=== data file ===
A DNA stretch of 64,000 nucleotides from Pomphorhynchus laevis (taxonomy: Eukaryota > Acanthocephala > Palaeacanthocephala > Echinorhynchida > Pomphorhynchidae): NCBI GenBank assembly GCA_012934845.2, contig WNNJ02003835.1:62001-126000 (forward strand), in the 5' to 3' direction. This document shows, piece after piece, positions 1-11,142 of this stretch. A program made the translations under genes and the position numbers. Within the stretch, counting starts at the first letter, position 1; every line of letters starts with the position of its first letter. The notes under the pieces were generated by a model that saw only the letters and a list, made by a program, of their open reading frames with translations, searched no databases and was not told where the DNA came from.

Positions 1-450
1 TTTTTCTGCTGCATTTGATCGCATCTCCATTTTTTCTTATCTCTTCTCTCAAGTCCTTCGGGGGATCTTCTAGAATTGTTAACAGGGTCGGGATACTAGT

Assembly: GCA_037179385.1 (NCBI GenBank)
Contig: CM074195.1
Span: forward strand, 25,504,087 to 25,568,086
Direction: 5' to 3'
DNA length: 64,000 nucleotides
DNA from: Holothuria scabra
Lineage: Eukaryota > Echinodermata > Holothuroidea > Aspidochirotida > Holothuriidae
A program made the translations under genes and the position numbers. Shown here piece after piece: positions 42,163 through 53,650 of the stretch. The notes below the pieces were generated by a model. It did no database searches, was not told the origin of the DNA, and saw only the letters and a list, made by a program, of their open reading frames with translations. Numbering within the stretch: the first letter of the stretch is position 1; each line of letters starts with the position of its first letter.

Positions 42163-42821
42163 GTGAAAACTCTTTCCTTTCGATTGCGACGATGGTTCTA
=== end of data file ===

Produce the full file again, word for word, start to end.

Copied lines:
A DNA stretch of 64,000 nucleotides from Pomphorhynchus laevis (taxonomy: Eukaryota > Acanthocephala > Palaeacanthocephala > Echinorhynchida > Pomphorhynchidae): NCBI GenBank assembly GCA_012934845.2, contig WNNJ02003835.1:62001-126000 (forward strand), in the 5' to 3' direction. This document shows, piece after piece, positions 1-11,142 of this stretch. A program made the translations under genes and the position numbers. Within the stretch, counting starts at the first letter, position 1; every line of letters starts with the position of its first letter. The notes under the pieces were generated by a model that saw only the letters and a list, made by a program, of their open reading frames with translations, searched no databases and was not told where the DNA came from.

Positions 1-450
1 TTTTTCTGCTGCATTTGATCGCATCTCCATTTTTTCTTATCTCTTCTCTCAAGTCCTTCGGGGGATCTTCTAGAATTGTTAACAGGGTCGGGATACTAGT

Assembly: GCA_037179385.1 (NCBI GenBank)
Contig: CM074195.1
Span: forward strand, 25,504,087 to 25,568,086
Direction: 5' to 3'
DNA length: 64,000 nucleotides
DNA from: Holothuria scabra
Lineage: Eukaryota > Echinodermata > Holothuroidea > Aspidochirotida > Holothuriidae
A program made the translations under genes and the position numbers. Shown here piece after piece: positions 42,163 through 53,650 of the stretch. The notes below the pieces were generated by a model. It did no database searches, was not told the origin of the DNA, and saw only the letters and a list, made by a program, of their open reading frames with translations. Numbering within the stretch: the first letter of the stretch is position 1; each line of letters starts with the position of its first letter.

Positions 42163-42821
42163 GTGAAAACTCTTTCCTTTCGATTGCGACGATGGTTCTA